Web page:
Where the heck is the Foreign Money when you need it?
The market for office buildings in one of the hottest and most overheated real-estate markets in the world, New York City, just went into the deep-freeze. If you see the word “plunge” a lot below, it’s because that’s what happened in the first quarter of 2017.
It was exactly what no one in the industry needed. Sales of large office properties (those with over 50,000 square feet) that closed in Q1 2017 plunged 63% year-over-year, from $5.54 billion in Q1 2016 to $2.1 billion. It was the lowest transaction amount in any quarter since Q1 2013.
According to Commercial Café, which analyzed data from Yardi Matrix and PropertyShark, that $2.1 billion in Q1 office sales, in total 10 deals, was down an ear-ringing 80% from the $10.3 billion, and 26 deals in Q1 2015.
This chart shows the plunge in billion dollars:
In terms of square footage sold, a similarly ugly picture emerges. Sales plunged 39% year-over-year to 2.8 million square feet, the lowest in the data series going back to 2013, and down 74% from the glory days of Q1 2015:
The average price per square foot of these sales plunged 23% year-over-year, to $741 per square foot, and 36% from the peak, which occurred in Q2 2015. It was the lowest average since Q1 2014. It was an ugly quarter.
Commercial Café attempted to see some kind of silver lining, and if not a silver lining, at least some hope:
Yet with the presidential election now in the rearview mirror, and with the unemployment rate at a record low of 4.8% as of February, the market is likely to pick up steam over the following months.
It sure would be nice. And some bounce-back is likely. Nothing plunges like this without some sort of rebound – based on the time-honored theory that nothing goes to heck in a straight line. But the rebound better be huge to put the market back on track. And that looks unlikely.
Of the 10 deals, 8 properties were located in Manhattan and 2 in Brooklyn. The largest transaction, at $1.04 billion, was Asian money. Commercial Café:
Singaporean sovereign wealth fund GIC acquired a 95% stake in 60 Wall St. from Paramount Group, for $1.04 billion. As a result, Paramount will retain a 5% stake in the Downtown Manhattan property, which houses Deutsche Bank’s U.S. headquarters. The banking giant is the sole tenant of the 47-story, 1.6 million-square-foot office tower.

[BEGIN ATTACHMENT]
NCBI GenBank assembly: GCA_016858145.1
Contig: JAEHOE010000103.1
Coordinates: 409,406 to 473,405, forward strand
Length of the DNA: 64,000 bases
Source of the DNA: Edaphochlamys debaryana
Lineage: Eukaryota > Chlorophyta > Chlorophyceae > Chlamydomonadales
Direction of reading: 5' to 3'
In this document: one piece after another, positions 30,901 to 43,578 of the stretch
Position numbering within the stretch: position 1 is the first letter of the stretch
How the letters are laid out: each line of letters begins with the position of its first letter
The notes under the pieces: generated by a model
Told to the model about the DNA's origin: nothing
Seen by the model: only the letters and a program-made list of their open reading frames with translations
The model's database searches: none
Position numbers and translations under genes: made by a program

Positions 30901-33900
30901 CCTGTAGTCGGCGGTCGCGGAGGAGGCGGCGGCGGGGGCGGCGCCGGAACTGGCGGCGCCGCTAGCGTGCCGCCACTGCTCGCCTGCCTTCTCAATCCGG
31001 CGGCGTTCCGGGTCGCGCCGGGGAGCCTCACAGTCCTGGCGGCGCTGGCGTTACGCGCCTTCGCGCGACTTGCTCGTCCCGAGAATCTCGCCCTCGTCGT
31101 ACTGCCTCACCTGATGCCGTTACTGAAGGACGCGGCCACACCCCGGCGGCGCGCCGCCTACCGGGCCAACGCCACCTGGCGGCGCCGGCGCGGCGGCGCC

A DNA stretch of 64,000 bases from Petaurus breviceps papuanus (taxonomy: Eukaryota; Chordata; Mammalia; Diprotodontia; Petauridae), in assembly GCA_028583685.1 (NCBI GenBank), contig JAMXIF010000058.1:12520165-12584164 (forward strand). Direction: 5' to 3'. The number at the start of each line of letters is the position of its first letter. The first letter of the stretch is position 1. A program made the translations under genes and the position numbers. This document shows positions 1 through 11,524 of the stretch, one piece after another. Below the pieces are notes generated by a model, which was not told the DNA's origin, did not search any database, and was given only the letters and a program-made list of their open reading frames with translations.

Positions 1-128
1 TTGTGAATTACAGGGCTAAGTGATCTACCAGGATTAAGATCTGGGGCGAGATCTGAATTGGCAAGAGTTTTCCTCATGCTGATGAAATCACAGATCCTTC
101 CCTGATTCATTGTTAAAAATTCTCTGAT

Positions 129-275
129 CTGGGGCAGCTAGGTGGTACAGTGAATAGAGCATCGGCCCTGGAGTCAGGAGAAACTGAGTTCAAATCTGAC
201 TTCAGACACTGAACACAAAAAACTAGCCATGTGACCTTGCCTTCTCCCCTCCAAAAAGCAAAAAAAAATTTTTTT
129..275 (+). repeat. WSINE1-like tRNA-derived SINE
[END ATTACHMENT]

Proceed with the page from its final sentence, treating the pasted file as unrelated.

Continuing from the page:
But that was the only one of the 10 largest deals where the acquirer was a foreign entity. Where did all the Asian money go?
In 2016 in the US overall – a year when office sales fell 7% and leasing activity was hampered by office tenants that were “reluctant to make any major moves pending the conclusion of the presidential election” – offshore buyers accounted for 43% of the 50 largest office deals. And those from Asia alone accounted for 16%!
These were the trophy transactions that got global attention. Foreign entities were involved in innumerable smaller deals that only got local attention. But in Q1, these foreign entities – whether sovereign wealth funds or shady newly-minted mega-insurance companies – didn’t show up in New York City.
Hope remains that this will work out somehow, that Q1 isn’t going to be an indicator for what the rest of the year will look like. And so Commercial Café expects the New York City office market “to pick up steam in the upcoming months.” And that would require a slew of foreign buyers to materialize.
A bubble continues to expand until enough buyers lose interest in the lofty valuations and in the slim financial opportunities, if any, that these deals at the peak offer. Then it begins to deflate. Commercial real estate, not only in New York City but in the US overall, has been in a phenomenal boom that started in 2009 with property prices and rents both soaring for eight years straight.
The big freeze in New York City may be another sign that this bubble too can only go so far, and that peak craziness has been reached. The Fed is now specifically fretting about this commercial real estate bubble, and how to contain it before it takes down the financial system. Read… Commercial & Residential Real-Estate Bubble once again a Risk to “Financial Stability,” and the Fed is Worried
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